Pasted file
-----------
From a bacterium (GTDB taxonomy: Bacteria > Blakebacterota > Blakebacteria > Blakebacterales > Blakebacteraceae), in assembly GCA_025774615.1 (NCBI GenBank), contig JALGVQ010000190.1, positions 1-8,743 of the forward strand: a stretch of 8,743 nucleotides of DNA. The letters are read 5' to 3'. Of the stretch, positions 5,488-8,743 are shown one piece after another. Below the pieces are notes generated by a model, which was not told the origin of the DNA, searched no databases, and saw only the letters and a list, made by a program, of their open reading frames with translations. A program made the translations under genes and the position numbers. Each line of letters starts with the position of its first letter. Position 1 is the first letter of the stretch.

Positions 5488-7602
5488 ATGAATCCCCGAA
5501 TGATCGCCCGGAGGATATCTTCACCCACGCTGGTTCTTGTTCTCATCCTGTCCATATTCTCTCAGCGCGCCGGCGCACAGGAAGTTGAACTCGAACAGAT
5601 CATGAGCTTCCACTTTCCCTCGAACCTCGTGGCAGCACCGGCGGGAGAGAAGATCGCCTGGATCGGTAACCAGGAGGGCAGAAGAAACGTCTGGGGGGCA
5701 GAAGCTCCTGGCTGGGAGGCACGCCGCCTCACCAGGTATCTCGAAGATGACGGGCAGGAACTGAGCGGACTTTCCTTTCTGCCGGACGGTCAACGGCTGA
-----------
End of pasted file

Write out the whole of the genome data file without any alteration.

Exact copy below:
From a bacterium (GTDB taxonomy: Bacteria > Blakebacterota > Blakebacteria > Blakebacterales > Blakebacteraceae), in assembly GCA_025774615.1 (NCBI GenBank), contig JALGVQ010000190.1, positions 1-8,743 of the forward strand: a stretch of 8,743 nucleotides of DNA. The letters are read 5' to 3'. Of the stretch, positions 5,488-8,743 are shown one piece after another. Below the pieces are notes generated by a model, which was not told the origin of the DNA, searched no databases, and saw only the letters and a list, made by a program, of their open reading frames with translations. A program made the translations under genes and the position numbers. Each line of letters starts with the position of its first letter. Position 1 is the first letter of the stretch.

Positions 5488-7602
5488 ATGAATCCCCGAA
5501 TGATCGCCCGGAGGATATCTTCACCCACGCTGGTTCTTGTTCTCATCCTGTCCATATTCTCTCAGCGCGCCGGCGCACAGGAAGTTGAACTCGAACAGAT
5601 CATGAGCTTCCACTTTCCCTCGAACCTCGTGGCAGCACCGGCGGGAGAGAAGATCGCCTGGATCGGTAACCAGGAGGGCAGAAGAAACGTCTGGGGGGCA
5701 GAAGCTCCTGGCTGGGAGGCACGCCGCCTCACCAGGTATCTCGAAGATGACGGGCAGGAACTGAGCGGACTTTCCTTTCTGCCGGACGGTCAACGGCTGA